Lauren1234 0 Posted January 20 How does one show the below matrix is a linear transformations I know I need to multiply something by (0,1) and (1,0) 0 Share this post Link to post Share on other sites

timo 563 Posted January 22 An operator f(...) is linear if f(A+B) = f(A) + f(B) and f(a*A) = a*f(A), with addition and multiplication being the addition of two vectors and their multiplication with a real number, respectively, in your case. Alternate form of the same statements for a matrix M, vectors x, y, and a scalar a: M(x+y) = Mx + My, M(a*x) = a*(Mx). When interpreted as an operator V -> V, matrices are always linear. But it should be straightforward to explicitly show that for your given matrix by starting from one side of the two defining equations and rearranging until you get the other side. 0 Share this post Link to post Share on other sites

Country Boy 67 Posted February 10 (edited) Yes, the "natural basis" for [tex]R^2[/tex] is {(1, 0), (0, 1)}. Rotating (1, 0) through $\pi/3$ radians counter-clockwise gives [math](cos(\pi/3), sin(\pi/3))= (1/2, \sqrt{3}/2)[/math] and rotating (0, 1) through $\pi/3$ radians counter clockwise gives $(cos(4\pi/3), sin(4\pi/3)= (-sin(\pi/3), cos(\pi/3))= (-\sqrt{3}/2, 1/2)$. To represent that as a matrix, you need $\begin{pmatrix}a & b \\ c & d \end{pmatrix}$ so that $\begin{pmatrix}a & b \\ c & d \end{pmatrix}\begin{pmatrix}1 \\ 0 \end{pmatrix}= \begin{pmatrix}a \\ c \end{pmatrix}= \begin{pmatrix}1/2 \\ \sqrt{3}/2}\end{pmatrix}$ so a= 1/2 and $c= \sqrt{3}/2$. And, similarly $\begin{pmatrix}a & b \\ c & d \end{pmatrix}\begin{pmatrix}0 \\ 1 \end{pmatrix}= \begin{pmatrix}b \\ c \end{pmatrix}= \begin{pmatrix}\sqrt{3}/2, 1/2\end{pmatrix}$ so $b= -sqrt{3}/2$ and $d= 1/2$. Edited February 10 by Country Boy 0 Share this post Link to post Share on other sites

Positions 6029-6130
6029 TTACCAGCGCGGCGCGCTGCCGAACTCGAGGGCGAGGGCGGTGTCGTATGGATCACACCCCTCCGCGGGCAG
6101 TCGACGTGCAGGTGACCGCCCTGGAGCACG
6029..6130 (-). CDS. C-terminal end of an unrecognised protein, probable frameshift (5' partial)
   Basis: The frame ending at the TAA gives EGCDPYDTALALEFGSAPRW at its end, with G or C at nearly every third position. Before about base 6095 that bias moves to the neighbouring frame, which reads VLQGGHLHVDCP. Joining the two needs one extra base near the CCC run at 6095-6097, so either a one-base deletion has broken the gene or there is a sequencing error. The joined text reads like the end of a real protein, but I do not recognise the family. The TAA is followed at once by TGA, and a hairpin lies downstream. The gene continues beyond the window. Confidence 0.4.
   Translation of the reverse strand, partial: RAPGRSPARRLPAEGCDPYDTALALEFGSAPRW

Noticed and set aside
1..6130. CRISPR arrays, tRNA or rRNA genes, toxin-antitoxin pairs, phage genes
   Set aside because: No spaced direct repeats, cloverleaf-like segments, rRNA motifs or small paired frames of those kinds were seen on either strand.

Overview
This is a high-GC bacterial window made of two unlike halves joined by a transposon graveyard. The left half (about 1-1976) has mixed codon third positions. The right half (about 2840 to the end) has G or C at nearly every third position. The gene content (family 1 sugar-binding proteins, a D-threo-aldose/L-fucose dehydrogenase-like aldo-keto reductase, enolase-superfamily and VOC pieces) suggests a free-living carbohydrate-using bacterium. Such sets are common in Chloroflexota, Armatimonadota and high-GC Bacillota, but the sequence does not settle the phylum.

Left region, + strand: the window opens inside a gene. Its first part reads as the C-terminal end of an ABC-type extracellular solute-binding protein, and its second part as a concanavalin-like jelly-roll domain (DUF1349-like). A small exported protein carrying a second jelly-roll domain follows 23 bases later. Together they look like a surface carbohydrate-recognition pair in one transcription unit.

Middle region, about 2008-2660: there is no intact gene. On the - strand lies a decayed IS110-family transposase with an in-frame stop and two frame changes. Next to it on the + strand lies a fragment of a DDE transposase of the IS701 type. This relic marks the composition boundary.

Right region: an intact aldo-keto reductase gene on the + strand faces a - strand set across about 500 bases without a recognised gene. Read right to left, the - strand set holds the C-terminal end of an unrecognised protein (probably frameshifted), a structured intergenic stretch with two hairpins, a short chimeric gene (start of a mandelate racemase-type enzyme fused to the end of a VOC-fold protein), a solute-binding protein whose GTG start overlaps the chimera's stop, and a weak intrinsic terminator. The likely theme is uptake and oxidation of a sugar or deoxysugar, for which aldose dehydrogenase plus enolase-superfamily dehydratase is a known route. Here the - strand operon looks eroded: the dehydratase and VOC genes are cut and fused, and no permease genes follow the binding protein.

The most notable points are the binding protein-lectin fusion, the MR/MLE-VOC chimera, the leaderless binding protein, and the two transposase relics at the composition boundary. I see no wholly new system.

joigus 123 Posted May 22 In other words, ask yourself, is it true that, \[\left[R_{\pi/3}\right]_{\mathcal{B}}\left(\lambda\boldsymbol{u}+\mu\boldsymbol{v}\right)=\lambda\left[R_{\pi/3}\right]_{\mathcal{B}}\boldsymbol{u}+\mu\left[R_{\pi/3}\right]_{\mathcal{B}}\boldsymbol{v}\] for any u, v, lambda and mu? 0 Share this post Link to post Share on other sites